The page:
Mike Knox's Reviews > The Letters of John

The Letters of John by Colin G. Kruse
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Dec 18, 10

bookshelves: commentary, non-fiction
Read in November, 2010 — I own a copy

A responsible and helpful commentary on John’s letters. Our church has been studying through these letters this past year, and this was the main commentary I turned to. Kruse succeeds in tying everything back to the main occasioning incident: the defection of certain teachers whose “advanced progress” was actually proof that they had never grasped the ABC’s. And the Christians still hanging on to the ABC’s are constantly encouraged and assured.

Two strengths of this commentary are its careful inclusion of background texts, and its treatment of the aspect of Greek verbs. For an example of the latter, see Kruse’s remarks on the traditional way of resolving the tension between 1 John 1.5 – 2.2 and 1 John 3.4-10 on page 129. Many have argued that the present tense verbs in chapter 3 denote habitual sinning, which, unlike occasional sinning, is impossible for the true Christian. Kruse writes: “However, the use of the present tense says nothing about the habitual or nonhabitual character of the sinning, but only shows that the author has chosen to depict the sinning as something in progress, rather than as a complete action” (emphasis added).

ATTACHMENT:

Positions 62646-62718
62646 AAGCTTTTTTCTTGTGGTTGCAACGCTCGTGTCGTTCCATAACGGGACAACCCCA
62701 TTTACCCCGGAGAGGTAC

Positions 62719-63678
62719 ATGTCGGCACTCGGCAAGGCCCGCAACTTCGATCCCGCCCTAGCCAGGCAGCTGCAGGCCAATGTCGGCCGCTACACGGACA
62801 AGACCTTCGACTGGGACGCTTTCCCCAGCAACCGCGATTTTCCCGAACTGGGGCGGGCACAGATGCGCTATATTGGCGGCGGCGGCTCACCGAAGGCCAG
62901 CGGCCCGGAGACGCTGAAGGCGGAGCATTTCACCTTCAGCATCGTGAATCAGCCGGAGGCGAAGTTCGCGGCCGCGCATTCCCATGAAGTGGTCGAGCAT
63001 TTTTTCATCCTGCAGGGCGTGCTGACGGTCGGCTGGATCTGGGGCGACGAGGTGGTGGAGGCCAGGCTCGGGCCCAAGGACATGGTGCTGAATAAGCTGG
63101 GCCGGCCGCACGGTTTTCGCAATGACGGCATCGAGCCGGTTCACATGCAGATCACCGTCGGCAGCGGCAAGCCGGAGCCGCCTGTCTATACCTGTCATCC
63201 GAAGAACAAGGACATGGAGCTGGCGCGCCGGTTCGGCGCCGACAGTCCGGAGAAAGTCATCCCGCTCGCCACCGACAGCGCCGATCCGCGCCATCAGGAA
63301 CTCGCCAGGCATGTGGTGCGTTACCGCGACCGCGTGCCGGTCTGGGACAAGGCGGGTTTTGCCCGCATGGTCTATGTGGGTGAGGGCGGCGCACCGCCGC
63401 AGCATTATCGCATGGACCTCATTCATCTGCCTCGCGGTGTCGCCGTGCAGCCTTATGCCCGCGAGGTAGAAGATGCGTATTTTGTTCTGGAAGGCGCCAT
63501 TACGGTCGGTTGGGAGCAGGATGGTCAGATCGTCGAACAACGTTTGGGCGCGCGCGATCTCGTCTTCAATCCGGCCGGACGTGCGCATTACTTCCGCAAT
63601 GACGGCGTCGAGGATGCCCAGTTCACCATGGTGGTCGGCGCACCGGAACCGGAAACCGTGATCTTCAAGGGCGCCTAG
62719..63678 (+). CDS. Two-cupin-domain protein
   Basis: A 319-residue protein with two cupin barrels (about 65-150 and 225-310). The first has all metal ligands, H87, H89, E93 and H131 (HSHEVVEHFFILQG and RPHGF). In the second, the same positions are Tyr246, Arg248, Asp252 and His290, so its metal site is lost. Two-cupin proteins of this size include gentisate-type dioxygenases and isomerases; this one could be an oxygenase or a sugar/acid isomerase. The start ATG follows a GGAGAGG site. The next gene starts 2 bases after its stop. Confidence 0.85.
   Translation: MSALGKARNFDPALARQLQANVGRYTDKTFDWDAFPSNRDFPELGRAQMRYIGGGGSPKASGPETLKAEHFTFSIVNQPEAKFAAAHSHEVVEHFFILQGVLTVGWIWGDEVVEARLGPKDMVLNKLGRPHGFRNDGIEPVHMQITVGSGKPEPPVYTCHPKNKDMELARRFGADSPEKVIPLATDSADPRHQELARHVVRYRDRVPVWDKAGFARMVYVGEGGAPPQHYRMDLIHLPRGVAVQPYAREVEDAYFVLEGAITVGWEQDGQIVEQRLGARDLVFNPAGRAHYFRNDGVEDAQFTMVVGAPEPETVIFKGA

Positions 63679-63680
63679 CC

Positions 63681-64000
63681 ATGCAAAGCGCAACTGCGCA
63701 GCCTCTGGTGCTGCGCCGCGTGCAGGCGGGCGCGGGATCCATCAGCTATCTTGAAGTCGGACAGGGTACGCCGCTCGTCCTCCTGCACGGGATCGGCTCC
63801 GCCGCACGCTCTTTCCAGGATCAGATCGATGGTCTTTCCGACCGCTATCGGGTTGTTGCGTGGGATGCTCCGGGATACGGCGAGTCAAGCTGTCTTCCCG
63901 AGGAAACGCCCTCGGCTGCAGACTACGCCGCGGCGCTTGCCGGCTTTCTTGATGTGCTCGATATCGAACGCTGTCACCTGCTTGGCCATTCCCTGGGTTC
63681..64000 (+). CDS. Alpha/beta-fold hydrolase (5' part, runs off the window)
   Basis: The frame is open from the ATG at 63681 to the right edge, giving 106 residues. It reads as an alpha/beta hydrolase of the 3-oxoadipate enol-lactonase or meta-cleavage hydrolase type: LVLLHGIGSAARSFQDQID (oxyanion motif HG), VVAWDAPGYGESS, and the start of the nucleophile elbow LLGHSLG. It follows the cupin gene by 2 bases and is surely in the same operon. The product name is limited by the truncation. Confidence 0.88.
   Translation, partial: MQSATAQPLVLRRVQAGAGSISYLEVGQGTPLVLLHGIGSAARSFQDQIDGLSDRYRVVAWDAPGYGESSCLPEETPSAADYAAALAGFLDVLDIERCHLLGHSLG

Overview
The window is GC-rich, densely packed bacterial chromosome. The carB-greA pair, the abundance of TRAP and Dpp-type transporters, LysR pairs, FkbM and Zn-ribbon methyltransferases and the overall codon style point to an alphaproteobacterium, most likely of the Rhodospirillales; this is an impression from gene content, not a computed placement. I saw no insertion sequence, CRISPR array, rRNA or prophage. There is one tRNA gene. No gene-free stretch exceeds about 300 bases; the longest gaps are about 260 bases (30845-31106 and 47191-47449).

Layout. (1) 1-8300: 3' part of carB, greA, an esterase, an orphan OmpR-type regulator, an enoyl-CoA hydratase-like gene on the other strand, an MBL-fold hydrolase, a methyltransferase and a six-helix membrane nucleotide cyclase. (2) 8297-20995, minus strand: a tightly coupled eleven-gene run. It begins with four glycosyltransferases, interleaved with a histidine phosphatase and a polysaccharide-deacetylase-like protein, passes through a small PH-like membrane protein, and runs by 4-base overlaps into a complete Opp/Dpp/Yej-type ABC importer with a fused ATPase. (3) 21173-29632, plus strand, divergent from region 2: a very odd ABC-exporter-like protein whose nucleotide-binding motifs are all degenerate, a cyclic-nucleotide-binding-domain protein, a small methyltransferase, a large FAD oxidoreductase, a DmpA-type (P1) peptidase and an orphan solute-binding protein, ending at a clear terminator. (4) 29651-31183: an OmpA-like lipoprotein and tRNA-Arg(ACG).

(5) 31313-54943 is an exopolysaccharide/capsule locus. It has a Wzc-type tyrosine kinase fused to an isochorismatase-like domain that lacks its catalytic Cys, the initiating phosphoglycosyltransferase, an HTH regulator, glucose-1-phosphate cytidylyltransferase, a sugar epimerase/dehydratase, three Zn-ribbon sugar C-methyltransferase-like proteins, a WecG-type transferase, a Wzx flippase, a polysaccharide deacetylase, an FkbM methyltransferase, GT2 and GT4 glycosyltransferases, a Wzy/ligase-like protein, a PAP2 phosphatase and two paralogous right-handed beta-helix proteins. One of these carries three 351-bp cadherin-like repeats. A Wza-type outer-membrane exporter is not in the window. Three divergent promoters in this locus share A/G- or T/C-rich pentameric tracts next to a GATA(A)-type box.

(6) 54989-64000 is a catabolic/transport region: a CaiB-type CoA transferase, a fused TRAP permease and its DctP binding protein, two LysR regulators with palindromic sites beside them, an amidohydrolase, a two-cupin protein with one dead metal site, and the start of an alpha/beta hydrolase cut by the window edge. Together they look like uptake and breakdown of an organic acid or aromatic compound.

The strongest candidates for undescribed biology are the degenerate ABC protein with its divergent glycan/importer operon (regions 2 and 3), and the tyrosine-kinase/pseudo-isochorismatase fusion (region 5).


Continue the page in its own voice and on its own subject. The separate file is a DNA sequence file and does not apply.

Another good feature is the many Notes that interrupt the commentary. One of the best is the note on the role of the Holy Spirit in John’s letters. Here’s the final paragraph:

In conclusion, we may say that this survey of the Spirit texts of 1 John indicates that the author has portrayed the role of the Spirit primarily as testimony to the tradition, not as a source of new revelation. In all probability he did this because the secessionists were claiming the Spirit as the source of their new and heretical doctrines concerning Christ. The author, therefore, felt that it was necessary to hold together the word and the Spirit, or, put in other words, he felt that it was necessary to stress the Spirit’s role as witness to the truth of the gospel concerning Jesus as it was proclaimed from the beginning. (155)

The only thing I was left wishing for from this commentary was more insight on applying John’s letters to the church today.
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